Todays post is based on a question from StackOverflow; I liked it so much I figured hey, let’s just blog it today.
When you look at a string in C#, it looks to you like a collection of characters, end of story. But of course, behind the scenes there is a data structure in memory somewhere to implement that collection of characters. In the .NET CLR, strings are laid out in memory pretty much the same way that BSTRs were implemented in OLE Automation: as a word-aligned memory buffer consisting of a four-byte integer giving the length of the string, followed by the characters of the string in two-byte chunks of UTF-16 data, followed by two zero bytes. (Recall that BSTR originally stood for “BASIC string”, because the OLE Automation team was actually part of the Visual Basic team; this is the format that Visual Basic used.)
Using this as the internal implementation of strings has a number of benefits. For example: it only requires one heap allocation per string. The length can be determined without counting characters. The string can contain embedded zero bytes, unlike formats that use zero bytes as end-of-string markers. If you disregard surrogate pairs then the nth individual character can be fetched in O(1) time, unlike in variable-width encodings like UTF-8. If the string is pinned in place and contains no zero characters then the address of the string data can be passed unmodified to unmanaged code that takes a WCHAR*. And so on.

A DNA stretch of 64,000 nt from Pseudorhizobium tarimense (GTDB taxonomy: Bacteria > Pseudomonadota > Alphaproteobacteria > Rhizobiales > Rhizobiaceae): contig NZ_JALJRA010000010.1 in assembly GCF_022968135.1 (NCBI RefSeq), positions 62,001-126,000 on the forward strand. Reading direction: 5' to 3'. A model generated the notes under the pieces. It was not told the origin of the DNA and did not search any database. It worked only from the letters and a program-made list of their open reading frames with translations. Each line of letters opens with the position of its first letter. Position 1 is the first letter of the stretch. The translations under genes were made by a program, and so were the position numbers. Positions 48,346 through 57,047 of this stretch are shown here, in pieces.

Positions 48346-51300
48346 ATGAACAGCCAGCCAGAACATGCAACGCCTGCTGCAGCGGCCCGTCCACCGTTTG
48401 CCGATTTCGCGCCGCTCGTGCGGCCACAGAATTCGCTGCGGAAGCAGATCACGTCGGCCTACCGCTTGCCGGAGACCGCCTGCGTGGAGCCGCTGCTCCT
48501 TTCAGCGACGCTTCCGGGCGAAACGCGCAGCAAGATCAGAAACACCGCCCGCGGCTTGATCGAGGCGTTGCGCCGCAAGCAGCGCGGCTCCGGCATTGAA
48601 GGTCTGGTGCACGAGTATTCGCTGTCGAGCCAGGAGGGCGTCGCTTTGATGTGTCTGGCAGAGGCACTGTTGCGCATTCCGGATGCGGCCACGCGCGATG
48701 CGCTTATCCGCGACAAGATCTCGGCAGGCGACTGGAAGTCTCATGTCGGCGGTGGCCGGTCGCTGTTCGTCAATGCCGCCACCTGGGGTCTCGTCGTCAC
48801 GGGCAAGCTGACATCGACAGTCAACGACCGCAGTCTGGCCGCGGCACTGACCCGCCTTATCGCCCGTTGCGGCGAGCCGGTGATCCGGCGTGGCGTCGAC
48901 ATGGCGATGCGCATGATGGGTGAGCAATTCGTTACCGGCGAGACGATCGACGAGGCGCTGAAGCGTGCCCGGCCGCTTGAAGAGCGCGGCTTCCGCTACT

Strings are immutable in .NET, which also has many benefits. As I’ve discussed many times, immutable data types are easier to reason about, are threadsafe, and are more secure. (*)